Three cousins join family of four-quark particles

Large Hadron Collider finds heavier versions of strange-charm combinations

Large Hadron Collider LHCb

QUARK QUARTET FINDER  Scientists with the Large Hadron Collider’s LHCb experiment (shown) have found a family of four particles made up of four quarks each.

CERN

An exotic particle now has three new cousins, making for a happy family of four.

Scientists with the LHCb experiment, located at the Large Hadron Collider near Geneva, announced the discovery of the particle’s new cousins in two papers published online at arXiv.org on June 25. The particles are each made up of four quarks, elementary particles known for their role as the building blocks of protons and neutrons.

The previously known particle, X(4140), and its cousins —  X(4274), X(4500) and X(4700) — are composed of two charm quarks and two strange quarks. Each particle’s quarks are arranged in configurations of increasingly higher energy, making each particle heftier than the last — thanks to the equivalence of mass and energy expressed by the equation E=mc2.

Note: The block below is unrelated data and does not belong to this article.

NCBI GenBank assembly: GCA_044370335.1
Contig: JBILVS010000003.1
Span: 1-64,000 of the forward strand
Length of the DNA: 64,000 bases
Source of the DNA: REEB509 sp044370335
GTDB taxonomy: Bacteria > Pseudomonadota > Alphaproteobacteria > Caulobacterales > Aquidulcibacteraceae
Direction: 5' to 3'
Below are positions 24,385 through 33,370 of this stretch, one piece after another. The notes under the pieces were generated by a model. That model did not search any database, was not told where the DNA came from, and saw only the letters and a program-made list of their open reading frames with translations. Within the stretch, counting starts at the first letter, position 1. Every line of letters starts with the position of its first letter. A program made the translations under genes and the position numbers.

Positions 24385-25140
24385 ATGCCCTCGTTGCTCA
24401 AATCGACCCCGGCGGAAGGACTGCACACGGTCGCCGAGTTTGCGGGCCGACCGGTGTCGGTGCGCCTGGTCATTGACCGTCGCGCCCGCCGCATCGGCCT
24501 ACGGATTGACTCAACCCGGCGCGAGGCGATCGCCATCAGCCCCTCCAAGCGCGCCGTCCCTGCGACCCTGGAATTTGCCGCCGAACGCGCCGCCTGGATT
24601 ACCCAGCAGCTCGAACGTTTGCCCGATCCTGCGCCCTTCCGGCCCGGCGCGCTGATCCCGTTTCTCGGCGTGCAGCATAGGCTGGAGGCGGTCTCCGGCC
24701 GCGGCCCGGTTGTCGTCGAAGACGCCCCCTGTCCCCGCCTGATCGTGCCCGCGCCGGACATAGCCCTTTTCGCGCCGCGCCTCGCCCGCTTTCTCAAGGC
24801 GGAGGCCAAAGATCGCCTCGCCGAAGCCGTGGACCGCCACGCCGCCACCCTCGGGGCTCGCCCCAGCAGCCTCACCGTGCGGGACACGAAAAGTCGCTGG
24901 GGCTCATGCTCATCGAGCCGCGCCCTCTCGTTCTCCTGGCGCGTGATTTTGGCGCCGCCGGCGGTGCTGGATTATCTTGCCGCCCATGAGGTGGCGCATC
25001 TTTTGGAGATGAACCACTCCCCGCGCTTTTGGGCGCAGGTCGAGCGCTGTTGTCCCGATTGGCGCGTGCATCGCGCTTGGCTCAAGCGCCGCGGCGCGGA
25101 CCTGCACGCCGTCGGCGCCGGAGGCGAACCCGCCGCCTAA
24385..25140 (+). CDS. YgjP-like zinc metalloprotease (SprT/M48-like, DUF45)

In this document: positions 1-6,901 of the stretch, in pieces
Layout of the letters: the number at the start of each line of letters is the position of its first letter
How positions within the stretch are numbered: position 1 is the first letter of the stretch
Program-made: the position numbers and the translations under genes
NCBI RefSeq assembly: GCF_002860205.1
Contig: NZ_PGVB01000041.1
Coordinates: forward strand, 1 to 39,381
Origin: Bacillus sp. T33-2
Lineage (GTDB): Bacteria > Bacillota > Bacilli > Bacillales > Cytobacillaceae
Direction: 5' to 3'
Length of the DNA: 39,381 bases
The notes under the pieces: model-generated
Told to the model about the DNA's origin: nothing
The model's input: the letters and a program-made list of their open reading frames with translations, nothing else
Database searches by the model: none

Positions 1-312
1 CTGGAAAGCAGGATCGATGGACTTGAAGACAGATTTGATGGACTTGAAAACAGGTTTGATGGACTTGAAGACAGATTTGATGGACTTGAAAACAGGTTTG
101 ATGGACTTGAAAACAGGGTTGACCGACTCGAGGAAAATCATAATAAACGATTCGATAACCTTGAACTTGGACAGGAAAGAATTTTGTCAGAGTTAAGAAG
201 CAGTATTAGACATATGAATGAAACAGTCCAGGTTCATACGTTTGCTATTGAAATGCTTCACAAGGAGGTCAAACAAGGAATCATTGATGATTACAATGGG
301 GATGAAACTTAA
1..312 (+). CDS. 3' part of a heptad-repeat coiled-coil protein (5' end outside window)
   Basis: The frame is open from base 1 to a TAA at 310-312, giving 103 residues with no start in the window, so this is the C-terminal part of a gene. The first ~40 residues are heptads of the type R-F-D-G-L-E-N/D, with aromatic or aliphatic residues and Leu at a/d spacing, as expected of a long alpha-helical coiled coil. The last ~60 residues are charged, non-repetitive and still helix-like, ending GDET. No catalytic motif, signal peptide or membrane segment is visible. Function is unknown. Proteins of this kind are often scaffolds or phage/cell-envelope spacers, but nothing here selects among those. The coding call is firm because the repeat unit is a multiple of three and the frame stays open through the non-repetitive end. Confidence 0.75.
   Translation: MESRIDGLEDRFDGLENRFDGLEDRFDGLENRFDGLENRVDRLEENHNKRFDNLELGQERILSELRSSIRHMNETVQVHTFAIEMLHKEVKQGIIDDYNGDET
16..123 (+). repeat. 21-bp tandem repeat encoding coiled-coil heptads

It’s most likely that the particles are tetraquarks, particles composed of four quarks tightly bound together, says physicist Tomasz Skwarnicki of Syracuse University in New York, who led the analysis. For decades, scientists thought quarks grouped up only into pairs or triplets, but recent research has unearthed tetraquarks (SN: 7/27/13, p. 9) and even pentaquarks (SN: 8/8/15, p. 8). A competing explanation, that the particles are molecule-like pairings made up of two quark partners each, has been ruled out, Skwarnicki says.

Even among tetraquarks, the particles are unusual because they are made up solely of heavy, exotic types of quarks. The lightest quarks, known as up and down quarks, make up protons and neutrons. Heavier quarks — like the charm and strange quarks that make up the new family — are not found in everyday materials.

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